Salmon: Optimal k-mer size (for indexing) for RNA-seq data alignment using reference genome
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5.2 years ago
BCArg ▴ 70

Dear all,

I am using salmon to evaluate how the L.donovani gene expression varies in the two different growth phases (promastigotes and amastigotes). For that I downloaded two RNA-seq data from SRA and I aligned those to the reference L.donovani coding sequence coding sequences (CDS)

In order to quantify gene expression with salmon I have to index the CDS using a specific k-mer value. In the own salmon manual they use a 31-mer for 75bp reads. My question is whether is reasonable to choose this same value i.e. 0,413reads length or if there's any other advisable value. I heard that some people use about 0,33reads length whereas I also found this post where is is metioned between 0,5 and 0,66*reads length (although this if rather for de novo genome assembly, which is not my case as I am mapping to a reference CDS.)

Thanks in advance.

RNA-Seq alignment salmon k-mer indexing • 5.8k views
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5.2 years ago
Rob 4.9k

Hi BCArg,

The mapping approach used in salmon is fairly robust to the specific choice of k. The default value of 31 should probably work well for your data. You can't make it larger, as 31 is the maximum supported value (it also doesn't make too much sense to make it larger, as salmon's use of k-mers is very different than how k-mers are used in de novo assemblers, since it will also consider arbitrarily longer matches beginning with a given k-mer by matching them in the suffix array).

If you are concerned that the k-mer size is too large (which is likely not the case), you could always build a separate index with a smaller k-mer size, and see how that affects the reported mapping rate. Salmon reports the mapping rate on the console during a run, and this value is also recorded in the directory <quantification_dir>/aux/meta_info.json, where <quantification_dir> is whichever directory you pass to salmon via the -o flag.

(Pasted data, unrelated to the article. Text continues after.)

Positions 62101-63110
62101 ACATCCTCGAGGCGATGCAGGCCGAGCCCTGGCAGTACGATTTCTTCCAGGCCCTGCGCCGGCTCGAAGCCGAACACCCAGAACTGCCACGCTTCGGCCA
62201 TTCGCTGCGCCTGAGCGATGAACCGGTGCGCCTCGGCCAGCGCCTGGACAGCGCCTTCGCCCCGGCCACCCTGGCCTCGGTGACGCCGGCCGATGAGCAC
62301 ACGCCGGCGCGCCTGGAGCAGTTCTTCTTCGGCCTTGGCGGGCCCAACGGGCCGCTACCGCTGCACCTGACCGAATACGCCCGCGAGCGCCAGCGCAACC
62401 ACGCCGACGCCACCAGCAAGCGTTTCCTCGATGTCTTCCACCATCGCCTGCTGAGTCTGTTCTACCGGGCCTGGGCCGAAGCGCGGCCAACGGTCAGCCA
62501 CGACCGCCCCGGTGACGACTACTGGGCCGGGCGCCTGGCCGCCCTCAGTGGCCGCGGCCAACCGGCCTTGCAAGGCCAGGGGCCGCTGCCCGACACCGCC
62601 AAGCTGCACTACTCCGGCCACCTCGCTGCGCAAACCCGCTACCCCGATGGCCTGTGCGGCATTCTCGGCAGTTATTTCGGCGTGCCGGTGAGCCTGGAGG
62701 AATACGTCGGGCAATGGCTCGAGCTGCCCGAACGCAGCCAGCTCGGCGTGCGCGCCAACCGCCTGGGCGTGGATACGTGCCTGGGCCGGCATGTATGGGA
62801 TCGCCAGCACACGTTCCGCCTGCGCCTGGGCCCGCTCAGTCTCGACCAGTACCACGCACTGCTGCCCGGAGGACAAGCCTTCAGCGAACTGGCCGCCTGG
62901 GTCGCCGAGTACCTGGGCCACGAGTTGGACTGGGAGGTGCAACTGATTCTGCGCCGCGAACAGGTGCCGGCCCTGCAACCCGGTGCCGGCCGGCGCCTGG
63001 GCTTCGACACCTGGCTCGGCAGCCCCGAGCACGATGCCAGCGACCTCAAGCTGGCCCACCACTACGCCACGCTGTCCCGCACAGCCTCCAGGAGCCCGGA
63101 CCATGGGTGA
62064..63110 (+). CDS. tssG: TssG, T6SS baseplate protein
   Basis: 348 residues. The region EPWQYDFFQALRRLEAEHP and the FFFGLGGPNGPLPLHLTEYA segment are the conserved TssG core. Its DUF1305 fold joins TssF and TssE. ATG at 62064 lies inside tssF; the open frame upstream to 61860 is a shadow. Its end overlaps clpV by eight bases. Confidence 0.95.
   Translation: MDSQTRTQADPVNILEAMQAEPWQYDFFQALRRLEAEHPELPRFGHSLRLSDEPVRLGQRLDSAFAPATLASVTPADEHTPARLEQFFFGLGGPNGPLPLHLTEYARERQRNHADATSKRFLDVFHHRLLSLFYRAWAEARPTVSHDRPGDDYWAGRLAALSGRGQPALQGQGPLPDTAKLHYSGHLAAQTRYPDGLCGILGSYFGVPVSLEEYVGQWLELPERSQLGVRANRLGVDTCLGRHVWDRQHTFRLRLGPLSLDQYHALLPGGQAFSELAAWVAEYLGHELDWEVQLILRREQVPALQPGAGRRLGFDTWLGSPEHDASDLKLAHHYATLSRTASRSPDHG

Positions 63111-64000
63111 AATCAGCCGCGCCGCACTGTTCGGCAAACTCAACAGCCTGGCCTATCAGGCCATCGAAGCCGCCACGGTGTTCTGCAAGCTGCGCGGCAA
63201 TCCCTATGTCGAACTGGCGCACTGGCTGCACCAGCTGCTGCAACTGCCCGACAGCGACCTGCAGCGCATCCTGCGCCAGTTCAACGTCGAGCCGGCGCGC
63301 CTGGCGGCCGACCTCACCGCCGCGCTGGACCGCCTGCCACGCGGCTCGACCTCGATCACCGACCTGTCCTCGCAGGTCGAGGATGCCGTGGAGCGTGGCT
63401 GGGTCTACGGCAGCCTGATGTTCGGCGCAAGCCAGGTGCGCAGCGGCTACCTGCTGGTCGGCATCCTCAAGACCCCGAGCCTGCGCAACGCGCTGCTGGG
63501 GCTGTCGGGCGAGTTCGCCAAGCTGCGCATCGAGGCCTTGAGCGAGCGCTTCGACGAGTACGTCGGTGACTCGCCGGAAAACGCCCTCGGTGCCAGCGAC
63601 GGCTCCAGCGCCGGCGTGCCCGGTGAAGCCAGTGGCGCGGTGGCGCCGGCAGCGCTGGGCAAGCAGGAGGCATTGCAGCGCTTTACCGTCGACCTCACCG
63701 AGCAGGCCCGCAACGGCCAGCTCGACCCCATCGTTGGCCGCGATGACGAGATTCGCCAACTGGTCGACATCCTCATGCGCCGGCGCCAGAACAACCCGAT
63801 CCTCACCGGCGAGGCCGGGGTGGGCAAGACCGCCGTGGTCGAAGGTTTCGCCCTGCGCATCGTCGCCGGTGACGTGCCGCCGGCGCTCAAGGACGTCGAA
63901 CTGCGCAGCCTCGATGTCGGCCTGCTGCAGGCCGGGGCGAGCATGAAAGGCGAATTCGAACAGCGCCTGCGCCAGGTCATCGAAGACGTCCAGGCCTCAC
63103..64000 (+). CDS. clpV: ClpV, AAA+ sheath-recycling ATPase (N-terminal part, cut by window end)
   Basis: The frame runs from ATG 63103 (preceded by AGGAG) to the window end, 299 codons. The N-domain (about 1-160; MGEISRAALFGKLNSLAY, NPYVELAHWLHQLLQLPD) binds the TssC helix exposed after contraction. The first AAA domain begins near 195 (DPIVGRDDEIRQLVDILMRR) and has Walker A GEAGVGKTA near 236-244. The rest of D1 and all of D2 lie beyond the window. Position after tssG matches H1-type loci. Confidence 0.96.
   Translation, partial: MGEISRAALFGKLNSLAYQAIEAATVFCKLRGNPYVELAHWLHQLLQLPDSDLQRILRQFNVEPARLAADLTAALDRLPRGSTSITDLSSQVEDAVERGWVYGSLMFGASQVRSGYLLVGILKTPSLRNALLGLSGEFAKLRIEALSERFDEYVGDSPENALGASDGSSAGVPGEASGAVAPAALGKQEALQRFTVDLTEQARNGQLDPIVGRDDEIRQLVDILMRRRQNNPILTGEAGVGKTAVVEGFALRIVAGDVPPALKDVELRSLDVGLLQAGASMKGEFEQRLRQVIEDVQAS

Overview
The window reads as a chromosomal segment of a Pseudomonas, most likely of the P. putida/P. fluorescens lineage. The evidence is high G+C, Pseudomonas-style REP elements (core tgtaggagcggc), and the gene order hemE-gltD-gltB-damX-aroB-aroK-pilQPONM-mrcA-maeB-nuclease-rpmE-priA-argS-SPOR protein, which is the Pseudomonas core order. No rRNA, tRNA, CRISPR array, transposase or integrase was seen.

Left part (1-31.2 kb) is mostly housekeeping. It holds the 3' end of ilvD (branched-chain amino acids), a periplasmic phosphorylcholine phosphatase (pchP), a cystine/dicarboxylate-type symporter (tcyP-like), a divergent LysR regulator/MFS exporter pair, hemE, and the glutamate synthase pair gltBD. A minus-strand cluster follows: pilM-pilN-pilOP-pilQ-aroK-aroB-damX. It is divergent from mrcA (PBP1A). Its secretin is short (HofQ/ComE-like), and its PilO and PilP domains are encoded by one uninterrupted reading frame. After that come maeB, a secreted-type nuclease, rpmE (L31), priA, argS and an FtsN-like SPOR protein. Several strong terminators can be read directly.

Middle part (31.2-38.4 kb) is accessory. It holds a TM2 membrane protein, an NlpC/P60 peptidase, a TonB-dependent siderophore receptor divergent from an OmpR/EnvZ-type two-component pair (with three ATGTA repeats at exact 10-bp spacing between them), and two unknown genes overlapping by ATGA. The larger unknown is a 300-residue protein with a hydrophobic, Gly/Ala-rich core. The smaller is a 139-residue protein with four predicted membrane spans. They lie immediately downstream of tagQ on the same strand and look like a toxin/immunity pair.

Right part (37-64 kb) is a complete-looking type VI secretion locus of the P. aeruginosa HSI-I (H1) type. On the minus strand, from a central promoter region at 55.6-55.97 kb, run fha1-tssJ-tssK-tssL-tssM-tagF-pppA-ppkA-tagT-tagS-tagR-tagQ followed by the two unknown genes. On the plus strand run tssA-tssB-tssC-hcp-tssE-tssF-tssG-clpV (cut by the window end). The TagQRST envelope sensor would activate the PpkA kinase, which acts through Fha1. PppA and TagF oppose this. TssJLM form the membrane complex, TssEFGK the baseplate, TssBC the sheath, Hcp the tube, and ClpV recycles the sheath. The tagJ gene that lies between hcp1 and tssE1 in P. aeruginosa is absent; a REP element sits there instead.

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That's what I've been doing, playing around with different k-mer values and seeing how it will affect my gene expression. I forgot to mention that my reads' length is 36bp. Thanks for the reply!

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Ahhh --- yes; with 36bp reads you likely do want to use a smaller k (perhaps 19 or 17). The default is optimized for the most common read lengths (typically >76bp).

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Hi again Rob, I have mapped my reads using three different k-mers sizes, namely 11, 17 and 23 (reads length = 36bp). The mapping rates that I had (for the same RNA-seq reads) using these k-mers were 1,22; 11,57 and 4,81%. Can I say that the higher the mapping rate the better? Therefore in this case I should use the 17-mer?

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Generally, yes. A higher mapping rate means that you're accounting for more of the data, and are likely to get better / more-complete results. For 36-bp reads, 17-mers seem like a reasonable set on which to index. I don't know much about L.donovani, but the overall mapping rates seem very low. Is that common in this organism? There are other considerations that could affect the mapping rate (e.g. if the underlying library is Ribo-, there could be a considerable fraction of reads coming from ribosomal RNA, etc.). Salmon is generally sensitive when mapping, so I'm guessing the low mapping rate is the result of the true sequences of origin not being present in your set of target transcripts.

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I believe it was indeed the quality of my library. I visualised the alignment with IGV and I could clearly see that only a small portions of the reads mapped to the reference genome.

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I have exactly the same question, short read length(=36) and very low mapping rates (~9.5%). I used cDNA to generate my index file and run salmon in quasi-mapping mode.
For the low mapping rates, there were suggestions that I should include rRNA and build the index file from gtf file.(Salmon very low mapping "Salmon will assign them an abundance of 0 (or very close to 0), but in those samples where you have a higher fraction of rRNA, they will show higher abundance. If you are building your transcript set (for indexing) from a gtf file, you can include these transcripts based on their biotype.") Do you have any update for this, BCArg?

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An update to my data: I tried kmers setting to 13,17 and 19, respectively. For 13, only 5.6% mapping rate; For k=17, ~49% mapping rate; for k=19, ~35% mapping rate. I also tried to exclude ncRNA in the mapping, by setting k=17, the mapping rate did not change much, still ~49%. Note that, for both k=17 and 19, the hits per frag are ~2.3. But for k=13, the hits per frag is ~0.2. I will try running DESeq2 with these three parameters to see whether it makes a big difference in terms of DEGs.

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